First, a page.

A Critical Review of Elaboration Theory
This paper offers a critique of elaboration theory (ET) based on recent cognitive research and offers suggestions for updating the model to reflect new knowledge. It begins by summarizing the basic strategies of this model for sequencing and organizing courses of instruction: (1) organizing structure; (2) simple-to-complex sequence; (3) sequencing guidelines; (4) summarizers; (5) synthesizers; (6) analogies; (7) cognitive strategy activators; and (8) learner control. It then discusses the notion of content structure and its epistemological assumptions, including the basic idea of content structure, how content is structured, content structure as organizing structure, and ill-structured domains. Discussions of sequencing issues address microworld design, functional context training, cognitive apprenticeships, cascaded problem sets, middle-out sequencing, sequencing for conceptual change, and internal reflection-in-action processes. Making content structure explicit is also discussed. The paper concludes with four recommendations: (1) deproceduralize the theory; (2) remove unnecessary design constraints; (3) base organization and sequencing decisions on learners' understandings as well as the logic of the subject matter; and (4) assume a more constructivist stance toward content structure and sequencing strategy.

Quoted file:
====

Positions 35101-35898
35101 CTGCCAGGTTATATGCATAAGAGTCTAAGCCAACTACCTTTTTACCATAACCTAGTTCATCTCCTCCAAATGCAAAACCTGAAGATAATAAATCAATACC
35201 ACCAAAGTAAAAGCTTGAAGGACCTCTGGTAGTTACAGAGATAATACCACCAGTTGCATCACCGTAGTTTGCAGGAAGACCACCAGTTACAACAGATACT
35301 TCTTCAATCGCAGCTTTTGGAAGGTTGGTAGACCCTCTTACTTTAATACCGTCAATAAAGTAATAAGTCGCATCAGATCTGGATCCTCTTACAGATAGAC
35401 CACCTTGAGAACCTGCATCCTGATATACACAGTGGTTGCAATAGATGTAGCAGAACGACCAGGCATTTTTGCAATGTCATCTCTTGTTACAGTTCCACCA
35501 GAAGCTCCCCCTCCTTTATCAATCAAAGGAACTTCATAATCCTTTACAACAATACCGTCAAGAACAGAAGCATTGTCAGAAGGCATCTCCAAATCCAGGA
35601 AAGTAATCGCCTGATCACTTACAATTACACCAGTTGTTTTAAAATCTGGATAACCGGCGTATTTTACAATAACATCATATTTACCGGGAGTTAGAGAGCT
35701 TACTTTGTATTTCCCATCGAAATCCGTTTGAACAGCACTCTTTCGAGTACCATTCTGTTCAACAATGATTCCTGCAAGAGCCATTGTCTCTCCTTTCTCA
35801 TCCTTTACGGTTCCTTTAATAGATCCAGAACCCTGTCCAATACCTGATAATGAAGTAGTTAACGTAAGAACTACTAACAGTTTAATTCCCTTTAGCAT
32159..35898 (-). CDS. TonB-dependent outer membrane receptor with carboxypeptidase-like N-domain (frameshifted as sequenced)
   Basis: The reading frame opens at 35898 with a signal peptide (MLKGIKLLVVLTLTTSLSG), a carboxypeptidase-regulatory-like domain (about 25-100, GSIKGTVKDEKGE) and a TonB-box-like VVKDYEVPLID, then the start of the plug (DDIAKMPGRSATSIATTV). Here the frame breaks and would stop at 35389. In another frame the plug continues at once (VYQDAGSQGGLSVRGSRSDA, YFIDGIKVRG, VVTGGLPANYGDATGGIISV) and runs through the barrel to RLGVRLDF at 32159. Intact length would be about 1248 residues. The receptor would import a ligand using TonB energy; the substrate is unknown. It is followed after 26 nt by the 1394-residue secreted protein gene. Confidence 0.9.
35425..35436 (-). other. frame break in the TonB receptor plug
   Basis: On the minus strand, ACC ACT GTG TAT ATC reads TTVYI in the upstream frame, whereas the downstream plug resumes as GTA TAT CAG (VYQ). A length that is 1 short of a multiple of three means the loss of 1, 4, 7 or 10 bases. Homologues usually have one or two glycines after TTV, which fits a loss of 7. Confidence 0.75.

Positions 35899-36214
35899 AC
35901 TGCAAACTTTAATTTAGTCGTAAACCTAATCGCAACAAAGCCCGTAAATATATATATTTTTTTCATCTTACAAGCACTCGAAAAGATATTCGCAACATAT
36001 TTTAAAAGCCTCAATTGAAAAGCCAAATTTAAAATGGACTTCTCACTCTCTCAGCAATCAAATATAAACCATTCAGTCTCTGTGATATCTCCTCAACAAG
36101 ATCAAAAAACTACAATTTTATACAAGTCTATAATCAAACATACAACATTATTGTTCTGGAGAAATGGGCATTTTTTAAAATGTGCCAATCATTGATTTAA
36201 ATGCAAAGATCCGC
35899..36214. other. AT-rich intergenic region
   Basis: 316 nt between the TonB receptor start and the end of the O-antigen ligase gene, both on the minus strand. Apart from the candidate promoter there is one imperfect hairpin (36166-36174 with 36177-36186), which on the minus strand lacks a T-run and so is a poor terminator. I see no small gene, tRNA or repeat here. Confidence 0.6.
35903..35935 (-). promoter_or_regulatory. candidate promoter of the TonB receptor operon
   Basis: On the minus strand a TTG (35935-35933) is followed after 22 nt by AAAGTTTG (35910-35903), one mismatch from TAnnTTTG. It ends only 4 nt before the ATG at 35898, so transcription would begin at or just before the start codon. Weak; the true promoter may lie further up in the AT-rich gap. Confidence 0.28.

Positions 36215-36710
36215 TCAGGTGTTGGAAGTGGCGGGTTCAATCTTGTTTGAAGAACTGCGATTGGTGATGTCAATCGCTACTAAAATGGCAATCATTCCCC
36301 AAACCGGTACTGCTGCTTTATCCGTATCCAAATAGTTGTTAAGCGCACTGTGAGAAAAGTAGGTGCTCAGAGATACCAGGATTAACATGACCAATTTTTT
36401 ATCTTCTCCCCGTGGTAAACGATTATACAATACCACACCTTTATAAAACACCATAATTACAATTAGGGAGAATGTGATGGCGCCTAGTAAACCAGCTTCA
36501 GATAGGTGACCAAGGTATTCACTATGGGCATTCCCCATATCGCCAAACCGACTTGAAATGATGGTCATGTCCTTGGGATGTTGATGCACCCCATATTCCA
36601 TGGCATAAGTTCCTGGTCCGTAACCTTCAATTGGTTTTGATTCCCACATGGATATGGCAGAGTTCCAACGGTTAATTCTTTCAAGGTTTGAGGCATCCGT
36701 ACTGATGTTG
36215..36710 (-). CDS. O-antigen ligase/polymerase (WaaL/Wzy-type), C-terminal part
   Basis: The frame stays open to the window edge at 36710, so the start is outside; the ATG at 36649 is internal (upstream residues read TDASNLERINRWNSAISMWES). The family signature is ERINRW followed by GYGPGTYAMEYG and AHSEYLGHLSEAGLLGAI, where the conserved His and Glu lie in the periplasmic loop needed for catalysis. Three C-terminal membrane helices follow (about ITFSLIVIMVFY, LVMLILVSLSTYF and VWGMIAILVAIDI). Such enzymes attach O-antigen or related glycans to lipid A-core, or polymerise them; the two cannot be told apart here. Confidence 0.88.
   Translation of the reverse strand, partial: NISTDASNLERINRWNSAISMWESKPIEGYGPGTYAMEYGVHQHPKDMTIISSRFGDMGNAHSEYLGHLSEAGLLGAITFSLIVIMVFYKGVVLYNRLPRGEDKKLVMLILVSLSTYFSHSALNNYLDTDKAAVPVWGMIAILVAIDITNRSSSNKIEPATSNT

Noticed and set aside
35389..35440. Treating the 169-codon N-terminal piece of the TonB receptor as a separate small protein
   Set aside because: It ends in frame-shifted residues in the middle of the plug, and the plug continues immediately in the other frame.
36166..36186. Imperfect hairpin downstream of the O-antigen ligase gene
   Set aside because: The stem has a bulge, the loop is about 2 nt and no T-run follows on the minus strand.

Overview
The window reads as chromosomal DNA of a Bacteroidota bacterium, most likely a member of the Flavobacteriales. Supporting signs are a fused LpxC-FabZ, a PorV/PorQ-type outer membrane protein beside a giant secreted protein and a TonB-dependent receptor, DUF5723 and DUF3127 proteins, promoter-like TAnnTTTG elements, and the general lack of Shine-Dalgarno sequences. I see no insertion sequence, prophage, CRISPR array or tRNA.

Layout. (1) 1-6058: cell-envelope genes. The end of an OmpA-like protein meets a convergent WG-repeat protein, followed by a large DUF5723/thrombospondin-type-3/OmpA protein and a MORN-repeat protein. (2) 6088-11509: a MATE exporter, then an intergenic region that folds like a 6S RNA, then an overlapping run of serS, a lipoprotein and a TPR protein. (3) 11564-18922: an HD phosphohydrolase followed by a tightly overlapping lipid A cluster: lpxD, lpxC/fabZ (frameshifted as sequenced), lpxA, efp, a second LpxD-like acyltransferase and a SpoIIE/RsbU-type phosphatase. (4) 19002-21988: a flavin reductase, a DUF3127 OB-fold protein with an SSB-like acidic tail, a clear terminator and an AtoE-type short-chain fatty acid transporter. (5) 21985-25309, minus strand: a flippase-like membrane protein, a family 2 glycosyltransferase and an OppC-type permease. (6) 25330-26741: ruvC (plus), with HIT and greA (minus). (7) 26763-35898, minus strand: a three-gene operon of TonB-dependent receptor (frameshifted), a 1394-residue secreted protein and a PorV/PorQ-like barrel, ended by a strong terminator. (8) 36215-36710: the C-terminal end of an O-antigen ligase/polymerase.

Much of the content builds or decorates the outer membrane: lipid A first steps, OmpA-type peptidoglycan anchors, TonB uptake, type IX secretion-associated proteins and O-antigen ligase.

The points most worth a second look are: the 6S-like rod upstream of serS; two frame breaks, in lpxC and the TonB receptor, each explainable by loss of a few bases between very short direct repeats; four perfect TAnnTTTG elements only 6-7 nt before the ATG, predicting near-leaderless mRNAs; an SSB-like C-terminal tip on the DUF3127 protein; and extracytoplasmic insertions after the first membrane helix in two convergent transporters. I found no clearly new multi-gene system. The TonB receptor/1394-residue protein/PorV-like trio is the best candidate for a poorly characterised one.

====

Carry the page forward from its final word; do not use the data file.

Wilson, B., & Cole, P. (1992). A critical review of elaboration theory. In M. Simonson Y K. A. Jurasek (Eds.), Proceedings of selected research and development presentations (pp. 890–909). Washington D. C.: Association for Educational Communications and Technology, Research and Theory Division.